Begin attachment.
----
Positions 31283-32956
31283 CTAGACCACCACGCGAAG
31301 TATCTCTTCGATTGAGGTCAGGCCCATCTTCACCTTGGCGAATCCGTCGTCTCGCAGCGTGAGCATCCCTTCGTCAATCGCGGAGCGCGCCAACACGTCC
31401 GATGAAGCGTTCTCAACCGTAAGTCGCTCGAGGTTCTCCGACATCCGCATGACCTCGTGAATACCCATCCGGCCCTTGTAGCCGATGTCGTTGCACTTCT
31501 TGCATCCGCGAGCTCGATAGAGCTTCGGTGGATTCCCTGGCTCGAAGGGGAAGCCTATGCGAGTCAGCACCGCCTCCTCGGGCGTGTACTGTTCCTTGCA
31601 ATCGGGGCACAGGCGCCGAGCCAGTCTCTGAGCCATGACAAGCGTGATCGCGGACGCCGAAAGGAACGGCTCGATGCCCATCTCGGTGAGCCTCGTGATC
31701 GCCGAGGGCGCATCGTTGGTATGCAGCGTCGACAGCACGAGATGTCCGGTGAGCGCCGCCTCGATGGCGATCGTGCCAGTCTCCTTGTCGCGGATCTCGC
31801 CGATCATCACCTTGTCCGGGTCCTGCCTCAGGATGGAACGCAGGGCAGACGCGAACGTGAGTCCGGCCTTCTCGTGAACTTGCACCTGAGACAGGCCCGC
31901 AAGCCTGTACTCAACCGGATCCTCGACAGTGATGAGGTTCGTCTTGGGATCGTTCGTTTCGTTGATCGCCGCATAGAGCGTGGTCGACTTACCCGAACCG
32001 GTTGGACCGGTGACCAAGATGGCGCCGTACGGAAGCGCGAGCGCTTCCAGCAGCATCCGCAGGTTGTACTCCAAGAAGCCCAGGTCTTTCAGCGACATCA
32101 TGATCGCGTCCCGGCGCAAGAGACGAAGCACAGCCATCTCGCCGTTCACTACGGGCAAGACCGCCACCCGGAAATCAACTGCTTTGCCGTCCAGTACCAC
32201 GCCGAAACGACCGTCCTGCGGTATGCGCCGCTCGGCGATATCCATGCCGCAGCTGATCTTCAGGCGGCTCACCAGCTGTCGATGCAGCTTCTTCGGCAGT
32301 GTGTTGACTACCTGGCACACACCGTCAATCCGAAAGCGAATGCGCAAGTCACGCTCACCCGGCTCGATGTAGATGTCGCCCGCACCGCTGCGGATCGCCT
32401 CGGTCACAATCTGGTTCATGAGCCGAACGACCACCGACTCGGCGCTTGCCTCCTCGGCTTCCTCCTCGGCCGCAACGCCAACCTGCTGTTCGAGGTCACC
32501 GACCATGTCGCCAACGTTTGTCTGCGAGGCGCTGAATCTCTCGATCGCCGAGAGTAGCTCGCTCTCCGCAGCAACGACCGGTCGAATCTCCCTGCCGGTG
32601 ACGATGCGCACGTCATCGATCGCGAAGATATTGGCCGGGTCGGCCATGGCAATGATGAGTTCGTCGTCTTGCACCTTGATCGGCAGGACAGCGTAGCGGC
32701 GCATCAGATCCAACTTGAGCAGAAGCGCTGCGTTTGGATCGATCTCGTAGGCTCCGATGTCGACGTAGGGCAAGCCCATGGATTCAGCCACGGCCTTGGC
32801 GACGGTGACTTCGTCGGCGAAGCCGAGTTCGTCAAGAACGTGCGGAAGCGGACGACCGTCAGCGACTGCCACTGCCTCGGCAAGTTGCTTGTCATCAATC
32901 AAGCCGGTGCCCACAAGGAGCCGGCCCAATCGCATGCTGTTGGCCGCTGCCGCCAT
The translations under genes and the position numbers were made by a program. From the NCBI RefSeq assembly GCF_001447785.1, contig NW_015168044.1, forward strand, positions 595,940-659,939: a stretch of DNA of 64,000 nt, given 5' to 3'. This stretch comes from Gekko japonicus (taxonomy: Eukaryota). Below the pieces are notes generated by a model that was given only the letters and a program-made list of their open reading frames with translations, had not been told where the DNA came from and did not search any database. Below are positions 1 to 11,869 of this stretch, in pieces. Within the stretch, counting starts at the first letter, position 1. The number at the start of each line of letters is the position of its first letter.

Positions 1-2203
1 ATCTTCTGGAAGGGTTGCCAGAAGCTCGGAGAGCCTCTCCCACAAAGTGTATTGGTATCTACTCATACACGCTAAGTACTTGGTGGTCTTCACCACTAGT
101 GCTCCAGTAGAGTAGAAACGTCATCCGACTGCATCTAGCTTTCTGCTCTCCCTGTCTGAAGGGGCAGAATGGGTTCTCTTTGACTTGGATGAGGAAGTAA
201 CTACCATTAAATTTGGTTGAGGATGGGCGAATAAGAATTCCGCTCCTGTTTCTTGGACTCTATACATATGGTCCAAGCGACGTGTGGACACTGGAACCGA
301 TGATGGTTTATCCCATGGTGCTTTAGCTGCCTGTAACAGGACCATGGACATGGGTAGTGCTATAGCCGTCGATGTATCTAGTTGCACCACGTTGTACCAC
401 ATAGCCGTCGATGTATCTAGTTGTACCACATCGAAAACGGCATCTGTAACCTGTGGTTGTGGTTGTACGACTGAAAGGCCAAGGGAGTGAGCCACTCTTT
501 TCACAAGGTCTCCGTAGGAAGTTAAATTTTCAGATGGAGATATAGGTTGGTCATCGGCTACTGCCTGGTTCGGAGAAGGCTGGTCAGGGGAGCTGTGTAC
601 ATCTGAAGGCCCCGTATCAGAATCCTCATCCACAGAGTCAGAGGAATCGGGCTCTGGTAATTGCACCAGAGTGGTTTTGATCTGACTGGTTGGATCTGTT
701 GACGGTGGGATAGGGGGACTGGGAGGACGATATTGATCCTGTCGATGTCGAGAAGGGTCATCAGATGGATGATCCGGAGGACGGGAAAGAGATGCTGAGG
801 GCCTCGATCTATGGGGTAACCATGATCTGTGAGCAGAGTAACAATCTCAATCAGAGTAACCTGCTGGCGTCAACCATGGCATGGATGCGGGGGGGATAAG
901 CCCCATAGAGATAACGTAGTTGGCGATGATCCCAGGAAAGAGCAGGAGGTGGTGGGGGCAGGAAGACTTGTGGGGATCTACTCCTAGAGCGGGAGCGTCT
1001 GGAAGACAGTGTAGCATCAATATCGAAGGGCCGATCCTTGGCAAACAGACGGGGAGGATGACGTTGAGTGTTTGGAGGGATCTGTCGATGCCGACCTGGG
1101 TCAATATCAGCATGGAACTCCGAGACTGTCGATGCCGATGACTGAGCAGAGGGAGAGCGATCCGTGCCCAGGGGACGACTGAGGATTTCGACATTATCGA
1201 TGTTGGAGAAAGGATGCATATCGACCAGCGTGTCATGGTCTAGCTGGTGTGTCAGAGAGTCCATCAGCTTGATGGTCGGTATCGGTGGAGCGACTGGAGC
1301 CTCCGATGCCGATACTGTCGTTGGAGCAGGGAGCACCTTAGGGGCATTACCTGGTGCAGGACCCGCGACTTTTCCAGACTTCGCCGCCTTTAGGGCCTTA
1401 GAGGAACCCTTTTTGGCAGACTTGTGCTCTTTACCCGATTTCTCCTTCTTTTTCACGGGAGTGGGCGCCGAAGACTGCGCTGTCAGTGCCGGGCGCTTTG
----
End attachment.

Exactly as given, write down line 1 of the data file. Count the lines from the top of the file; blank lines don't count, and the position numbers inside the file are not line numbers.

Positions 31283-32956